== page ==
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Oprah Winfrey's OWN Canada Cited for Programming Mandate Violation

UP: Oprah Winfrey

Corus Entertainment, the Canadian licensee for the TV maven's network, needs to explain why it has strayed from an original broadcast license focused on education.

TORONTO – Canada’s TV czar has Oprah Winfrey in its cross-hairs.

The CRTC on Friday said it has called Corus Entertainment, which runs the Canadian version of OWN: Oprah Winfrey Network, onto the carpet to explain why it has strayed from its original condition of license.

"The commission found that while OWN’s programming was focused on 'enhancement programming,' it did not provide basic adult education, job development skills or professional development as reflected in its nature of service definition,” the regulator said ahead of a December 11, 2012 hearing.

The dispute follows Corus Entertainment last year rebranding and relaunching its Viva cable channel as OWN Canada, the local version of Winfrey’s U.S.-based cable network, and apparently shifting away from the Canadian cable channel’s original educational programming mandate that dates back to the 1990s.

Corus Entertainment in a statement Friday contended it is in compliance with the nature of service for OWN Canada, "and we look forward to explaining our position ot the commission at the hearing to be held on December 11, 2012."

The CRTC has cited other Canadian broadcasters for violating their original programming mandate, including MTV Canada for airing the Jersey Shore reality TV series, even though it has an all-talk format for its original broadcast license.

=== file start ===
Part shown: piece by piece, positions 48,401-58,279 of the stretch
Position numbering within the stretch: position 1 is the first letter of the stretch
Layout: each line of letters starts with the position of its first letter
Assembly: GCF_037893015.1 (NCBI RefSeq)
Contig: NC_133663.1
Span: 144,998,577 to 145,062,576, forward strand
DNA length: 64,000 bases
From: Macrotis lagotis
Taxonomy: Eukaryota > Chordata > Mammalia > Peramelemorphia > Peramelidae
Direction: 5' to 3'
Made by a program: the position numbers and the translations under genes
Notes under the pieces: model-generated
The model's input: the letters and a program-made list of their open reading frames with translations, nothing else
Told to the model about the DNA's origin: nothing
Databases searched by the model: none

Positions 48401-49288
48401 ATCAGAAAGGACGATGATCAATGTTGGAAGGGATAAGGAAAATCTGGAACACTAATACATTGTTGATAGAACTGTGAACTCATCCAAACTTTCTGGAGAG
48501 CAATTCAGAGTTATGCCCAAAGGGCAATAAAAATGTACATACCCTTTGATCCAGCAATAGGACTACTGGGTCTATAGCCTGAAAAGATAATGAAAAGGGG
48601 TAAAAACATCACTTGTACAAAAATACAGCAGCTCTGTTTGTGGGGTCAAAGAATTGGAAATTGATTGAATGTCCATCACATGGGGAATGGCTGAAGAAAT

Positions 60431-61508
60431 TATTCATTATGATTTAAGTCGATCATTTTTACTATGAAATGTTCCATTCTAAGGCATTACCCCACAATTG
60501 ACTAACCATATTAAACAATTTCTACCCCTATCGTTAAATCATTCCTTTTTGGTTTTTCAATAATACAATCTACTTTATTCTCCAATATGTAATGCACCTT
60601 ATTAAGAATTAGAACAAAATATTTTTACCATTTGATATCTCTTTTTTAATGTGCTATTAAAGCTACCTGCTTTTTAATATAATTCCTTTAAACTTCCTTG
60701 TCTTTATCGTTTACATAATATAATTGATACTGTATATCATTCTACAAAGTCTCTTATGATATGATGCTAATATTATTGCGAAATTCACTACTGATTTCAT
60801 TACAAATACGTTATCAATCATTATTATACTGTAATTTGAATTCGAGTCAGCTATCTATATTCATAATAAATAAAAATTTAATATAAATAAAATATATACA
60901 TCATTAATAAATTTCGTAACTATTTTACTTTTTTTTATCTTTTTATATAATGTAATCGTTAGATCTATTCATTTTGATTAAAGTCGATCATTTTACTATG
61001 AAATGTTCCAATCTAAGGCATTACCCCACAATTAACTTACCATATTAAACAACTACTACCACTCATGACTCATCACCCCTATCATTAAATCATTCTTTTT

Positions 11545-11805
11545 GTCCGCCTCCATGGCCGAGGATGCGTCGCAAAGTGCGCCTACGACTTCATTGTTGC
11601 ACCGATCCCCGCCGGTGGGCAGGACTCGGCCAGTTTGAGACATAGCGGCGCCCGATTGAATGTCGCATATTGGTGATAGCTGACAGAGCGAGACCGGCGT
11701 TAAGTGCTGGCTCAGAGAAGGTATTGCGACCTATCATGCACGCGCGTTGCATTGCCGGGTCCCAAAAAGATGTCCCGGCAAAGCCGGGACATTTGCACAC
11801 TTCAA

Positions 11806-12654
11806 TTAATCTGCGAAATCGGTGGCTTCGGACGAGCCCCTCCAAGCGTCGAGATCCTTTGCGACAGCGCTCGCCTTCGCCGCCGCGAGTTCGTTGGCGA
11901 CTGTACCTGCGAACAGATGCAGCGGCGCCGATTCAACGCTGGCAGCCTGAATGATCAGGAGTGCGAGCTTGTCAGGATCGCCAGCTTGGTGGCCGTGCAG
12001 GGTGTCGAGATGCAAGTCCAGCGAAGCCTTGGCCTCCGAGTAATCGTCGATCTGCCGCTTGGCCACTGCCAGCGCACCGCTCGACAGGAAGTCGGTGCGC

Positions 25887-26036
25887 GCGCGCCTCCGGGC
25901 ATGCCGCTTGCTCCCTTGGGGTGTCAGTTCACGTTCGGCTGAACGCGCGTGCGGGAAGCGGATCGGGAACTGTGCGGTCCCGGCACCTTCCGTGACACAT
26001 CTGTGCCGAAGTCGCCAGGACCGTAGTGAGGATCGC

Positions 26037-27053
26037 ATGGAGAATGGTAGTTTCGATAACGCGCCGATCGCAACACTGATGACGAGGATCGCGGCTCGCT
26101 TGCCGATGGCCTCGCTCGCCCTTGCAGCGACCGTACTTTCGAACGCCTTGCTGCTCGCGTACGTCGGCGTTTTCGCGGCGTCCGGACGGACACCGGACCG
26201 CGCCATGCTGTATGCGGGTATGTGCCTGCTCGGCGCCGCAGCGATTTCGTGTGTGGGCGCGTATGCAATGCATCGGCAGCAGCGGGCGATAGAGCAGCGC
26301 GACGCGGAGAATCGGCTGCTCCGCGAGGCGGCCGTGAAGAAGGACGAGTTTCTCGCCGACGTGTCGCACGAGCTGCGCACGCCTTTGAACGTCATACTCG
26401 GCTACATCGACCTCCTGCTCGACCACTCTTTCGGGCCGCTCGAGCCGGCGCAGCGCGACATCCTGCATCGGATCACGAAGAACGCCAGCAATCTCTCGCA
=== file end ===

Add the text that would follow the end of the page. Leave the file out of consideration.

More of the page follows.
But OWN Canada’s programming strategy may be the least of the Canadian channel’s start-up problems.

Corus Entertainment CEO John Cassaday like Discovery Chief Executive David Zaslav and Winfrey herself has urged patience from investors with OWN Canada and its slower-than-anticipated start to life.

And all the while Corus is pumping programming dollars into OWN Canada.

Those expenditures from its licensing agreement with OWN: Oprah Winfrey Network, are due to escalate in 2013 and 2014.

Those programming costs, according to the CRTC, coincide with a regulatory request from Corus Entertainment to change the broadcast license for OWN Canada from a category A, must-carry channel with steep Canadian-content obligations to a category B service that reduces its local programming requirements.

As well as explaining its programming strategy for OWN Canada, the CRTC will also ask Corus Entertainment during the upcoming investigation why the regulator “should not suspend or revoke” its broadcast license.